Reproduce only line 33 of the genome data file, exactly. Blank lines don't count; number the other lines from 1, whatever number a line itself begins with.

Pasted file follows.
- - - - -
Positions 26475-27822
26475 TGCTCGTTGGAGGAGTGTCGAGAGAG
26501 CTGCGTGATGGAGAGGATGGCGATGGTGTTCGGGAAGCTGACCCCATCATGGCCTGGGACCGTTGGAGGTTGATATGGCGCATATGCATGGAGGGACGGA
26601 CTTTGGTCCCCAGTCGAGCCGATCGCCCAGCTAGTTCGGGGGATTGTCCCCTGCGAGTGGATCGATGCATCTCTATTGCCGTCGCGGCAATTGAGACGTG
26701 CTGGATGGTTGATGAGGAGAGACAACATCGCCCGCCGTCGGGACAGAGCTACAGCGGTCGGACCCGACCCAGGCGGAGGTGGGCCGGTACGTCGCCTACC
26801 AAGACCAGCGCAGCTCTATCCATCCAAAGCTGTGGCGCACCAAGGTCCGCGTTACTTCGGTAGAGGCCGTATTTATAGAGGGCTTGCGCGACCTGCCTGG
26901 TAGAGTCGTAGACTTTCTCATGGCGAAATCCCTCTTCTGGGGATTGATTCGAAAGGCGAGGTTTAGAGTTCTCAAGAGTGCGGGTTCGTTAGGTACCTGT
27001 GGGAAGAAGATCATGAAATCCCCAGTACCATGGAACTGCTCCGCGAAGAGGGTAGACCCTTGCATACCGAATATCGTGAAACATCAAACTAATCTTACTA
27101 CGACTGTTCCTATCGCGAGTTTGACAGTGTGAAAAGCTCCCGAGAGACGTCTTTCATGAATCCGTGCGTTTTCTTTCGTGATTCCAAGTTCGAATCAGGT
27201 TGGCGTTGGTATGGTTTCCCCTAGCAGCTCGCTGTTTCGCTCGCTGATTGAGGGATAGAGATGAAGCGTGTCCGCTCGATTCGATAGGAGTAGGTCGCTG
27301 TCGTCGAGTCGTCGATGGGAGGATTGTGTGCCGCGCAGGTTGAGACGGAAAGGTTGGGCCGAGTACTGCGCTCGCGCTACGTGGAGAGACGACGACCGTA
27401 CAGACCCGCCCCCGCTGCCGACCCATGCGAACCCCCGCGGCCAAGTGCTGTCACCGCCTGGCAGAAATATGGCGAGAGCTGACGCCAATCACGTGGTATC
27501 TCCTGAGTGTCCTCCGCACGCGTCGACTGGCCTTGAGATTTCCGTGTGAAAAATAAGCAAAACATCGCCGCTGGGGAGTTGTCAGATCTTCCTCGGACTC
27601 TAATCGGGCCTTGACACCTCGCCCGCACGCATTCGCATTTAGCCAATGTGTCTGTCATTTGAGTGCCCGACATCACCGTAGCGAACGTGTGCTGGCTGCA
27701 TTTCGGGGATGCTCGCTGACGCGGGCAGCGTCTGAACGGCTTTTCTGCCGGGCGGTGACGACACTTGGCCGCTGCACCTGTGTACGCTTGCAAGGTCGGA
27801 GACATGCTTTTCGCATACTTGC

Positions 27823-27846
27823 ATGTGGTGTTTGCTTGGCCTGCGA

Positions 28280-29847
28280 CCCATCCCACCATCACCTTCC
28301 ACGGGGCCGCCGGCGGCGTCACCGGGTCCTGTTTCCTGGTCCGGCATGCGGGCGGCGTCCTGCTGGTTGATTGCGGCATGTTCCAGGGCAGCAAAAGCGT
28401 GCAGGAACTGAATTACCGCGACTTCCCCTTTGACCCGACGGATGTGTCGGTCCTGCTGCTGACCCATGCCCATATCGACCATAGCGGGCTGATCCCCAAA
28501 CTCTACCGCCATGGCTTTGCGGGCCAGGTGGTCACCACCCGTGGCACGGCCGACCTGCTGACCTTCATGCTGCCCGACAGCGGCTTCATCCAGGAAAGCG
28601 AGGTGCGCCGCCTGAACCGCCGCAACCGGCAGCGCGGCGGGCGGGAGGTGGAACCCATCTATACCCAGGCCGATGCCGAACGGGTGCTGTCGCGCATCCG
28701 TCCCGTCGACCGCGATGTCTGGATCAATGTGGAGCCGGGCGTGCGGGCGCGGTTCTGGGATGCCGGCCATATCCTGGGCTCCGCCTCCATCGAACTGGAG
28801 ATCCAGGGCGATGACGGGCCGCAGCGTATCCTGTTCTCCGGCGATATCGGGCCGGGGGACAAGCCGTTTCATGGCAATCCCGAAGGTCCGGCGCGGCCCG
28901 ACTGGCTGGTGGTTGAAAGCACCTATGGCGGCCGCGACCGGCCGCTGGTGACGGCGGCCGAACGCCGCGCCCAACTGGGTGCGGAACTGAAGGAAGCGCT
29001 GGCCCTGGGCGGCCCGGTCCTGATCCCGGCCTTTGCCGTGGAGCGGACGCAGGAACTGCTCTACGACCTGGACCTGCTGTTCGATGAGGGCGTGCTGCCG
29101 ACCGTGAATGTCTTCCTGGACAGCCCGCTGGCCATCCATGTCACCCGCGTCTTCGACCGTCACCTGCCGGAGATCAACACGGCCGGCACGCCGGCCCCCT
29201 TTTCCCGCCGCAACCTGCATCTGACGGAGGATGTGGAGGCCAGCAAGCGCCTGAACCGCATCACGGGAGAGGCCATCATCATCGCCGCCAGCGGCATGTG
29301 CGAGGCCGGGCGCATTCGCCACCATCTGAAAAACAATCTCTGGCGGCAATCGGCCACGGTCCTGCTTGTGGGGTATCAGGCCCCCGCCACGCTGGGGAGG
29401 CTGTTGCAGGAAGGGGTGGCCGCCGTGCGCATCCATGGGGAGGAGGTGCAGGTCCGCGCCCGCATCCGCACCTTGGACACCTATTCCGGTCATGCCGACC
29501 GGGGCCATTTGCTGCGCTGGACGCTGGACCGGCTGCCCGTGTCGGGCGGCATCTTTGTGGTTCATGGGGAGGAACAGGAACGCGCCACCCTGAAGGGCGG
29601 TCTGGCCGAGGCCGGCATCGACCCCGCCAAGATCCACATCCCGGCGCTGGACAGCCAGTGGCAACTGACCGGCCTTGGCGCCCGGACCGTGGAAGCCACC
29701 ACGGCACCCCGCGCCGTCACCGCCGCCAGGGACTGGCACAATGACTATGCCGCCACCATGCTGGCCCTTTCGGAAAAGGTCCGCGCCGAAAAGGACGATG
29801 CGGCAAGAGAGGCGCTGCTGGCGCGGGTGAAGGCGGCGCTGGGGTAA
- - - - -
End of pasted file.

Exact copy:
29501 GGGGCCATTTGCTGCGCTGGACGCTGGACCGGCTGCCCGTGTCGGGCGGCATCTTTGTGGTTCATGGGGAGGAACAGGAACGCGCCACCCTGAAGGGCGG